The family of late wrestling star Matt Osborne (the original Doink the Clown) has joined the long list of people suing WWE for wrongful death. Their suit is essentially the same as all the others, claiming WWE knowingly ignored brain injuries, which lead to Osborne’s “depression and drug abuse, which ultimately resulted in his untimely death,” when he overdosed on morphine and hydrocodone in 2013.
While traumatic brain injuries are definitely something wrestling and legitimate sports like the NFL are having to deal with, the problem with these lawsuits is that they fail to actually prove any of the plaintiffs suffered from brain injuries.
One of the more spurious suits comes from Cassandra Frazier, widow of Big Daddy V, who passed away from a heart attack because frankly – he was obese.
Doink may well have suffered from brain injuries like Chris Benoit and Andrew “Test” Martin, however it doesn’t look like any doctor when he was alive or after he died has confirmed this. So essentially there’s no evidence, unlike Benoit and Test who had their brains studied.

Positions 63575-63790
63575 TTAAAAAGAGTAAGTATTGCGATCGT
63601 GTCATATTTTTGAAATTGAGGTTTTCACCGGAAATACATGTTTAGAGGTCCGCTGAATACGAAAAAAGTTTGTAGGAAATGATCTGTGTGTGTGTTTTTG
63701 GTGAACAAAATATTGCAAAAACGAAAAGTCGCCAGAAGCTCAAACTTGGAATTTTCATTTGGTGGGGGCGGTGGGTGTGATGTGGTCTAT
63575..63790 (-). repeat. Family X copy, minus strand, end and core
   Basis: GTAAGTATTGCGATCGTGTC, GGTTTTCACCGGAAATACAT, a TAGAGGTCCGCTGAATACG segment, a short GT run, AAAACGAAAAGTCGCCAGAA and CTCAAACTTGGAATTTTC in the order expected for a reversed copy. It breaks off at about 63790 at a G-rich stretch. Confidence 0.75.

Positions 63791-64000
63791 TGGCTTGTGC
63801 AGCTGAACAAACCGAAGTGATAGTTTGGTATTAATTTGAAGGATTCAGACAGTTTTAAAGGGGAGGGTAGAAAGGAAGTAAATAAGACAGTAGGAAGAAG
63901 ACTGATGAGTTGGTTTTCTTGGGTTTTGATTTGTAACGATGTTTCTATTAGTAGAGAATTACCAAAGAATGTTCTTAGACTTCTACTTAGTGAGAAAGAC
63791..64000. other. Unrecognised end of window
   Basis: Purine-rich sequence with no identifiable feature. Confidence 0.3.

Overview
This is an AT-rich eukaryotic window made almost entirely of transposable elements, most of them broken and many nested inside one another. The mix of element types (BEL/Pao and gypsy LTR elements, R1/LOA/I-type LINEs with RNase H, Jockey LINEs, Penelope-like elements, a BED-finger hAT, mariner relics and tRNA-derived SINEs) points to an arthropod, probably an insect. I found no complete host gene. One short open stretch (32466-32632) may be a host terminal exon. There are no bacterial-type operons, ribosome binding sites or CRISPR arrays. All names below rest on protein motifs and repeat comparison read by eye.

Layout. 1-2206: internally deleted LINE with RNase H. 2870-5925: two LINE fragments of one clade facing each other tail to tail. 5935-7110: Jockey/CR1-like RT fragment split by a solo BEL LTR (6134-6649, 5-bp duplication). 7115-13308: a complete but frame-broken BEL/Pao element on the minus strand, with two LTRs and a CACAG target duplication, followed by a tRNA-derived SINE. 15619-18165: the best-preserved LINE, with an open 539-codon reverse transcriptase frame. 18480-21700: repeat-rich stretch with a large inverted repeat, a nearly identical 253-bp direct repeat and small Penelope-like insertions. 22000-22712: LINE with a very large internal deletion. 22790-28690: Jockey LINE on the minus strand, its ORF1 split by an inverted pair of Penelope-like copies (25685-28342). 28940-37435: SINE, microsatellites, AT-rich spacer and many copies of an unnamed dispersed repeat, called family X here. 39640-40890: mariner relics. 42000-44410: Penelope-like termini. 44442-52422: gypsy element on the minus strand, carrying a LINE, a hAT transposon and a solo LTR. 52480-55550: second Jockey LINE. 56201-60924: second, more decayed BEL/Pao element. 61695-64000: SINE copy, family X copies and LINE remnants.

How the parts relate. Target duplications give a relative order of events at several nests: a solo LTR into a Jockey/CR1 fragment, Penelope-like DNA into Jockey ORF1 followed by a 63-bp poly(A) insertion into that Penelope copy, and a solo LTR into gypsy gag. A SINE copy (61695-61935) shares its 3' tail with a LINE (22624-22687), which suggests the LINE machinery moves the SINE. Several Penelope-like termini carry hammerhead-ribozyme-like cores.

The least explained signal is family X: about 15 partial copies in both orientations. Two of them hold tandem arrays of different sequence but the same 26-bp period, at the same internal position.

The second problem with these lawsuits is that they claim WWE knew brain injuries were occurring, ignored them and misled the wrestlers to keep on working. Again while there absolutely was a culture of working hurt back in the day, nobody knew what we do now about brain injuries, not even the scientific and medical communities. If for example CM Punk had tests done and he was found to have brain issues and he filed a lawsuit, he would have a case. Concussions are now more understood and we’re in the post-Benoit era. But somebody like Doink was wrestling for WWE in the 80s and early 90s when nobody really knew the long term effects.
WWE’s lawyer Jerry McDevitt told the Dallas Morning News:
“They’re all different from the NFL. We never had anyone claim they had these kinds of injuries until [these attorneys] did it. They find the destitute, people who have no money, and told them there’s money to be made. That’s what is going on. … And I feel bad for these families, because they think they’ll make money off of this, and they’re not.”
It’s also worth pointing out that Osborne wrestled longer in the territories and independents than he did under WWE contract.
McDevitt previously told TMZ:
“[WWE is] being targeted by attorneys who tell them there’s hundreds of thousands of dollars they can make by joining a class action suit like this. We know these claims are fraudulent, and will fight them. [The claim is] sensational, but if you really look at…what was done specifically to them? There are almost no details as to what they actually suffered as a result of working with WWE.”
It’s hard to disagree with him.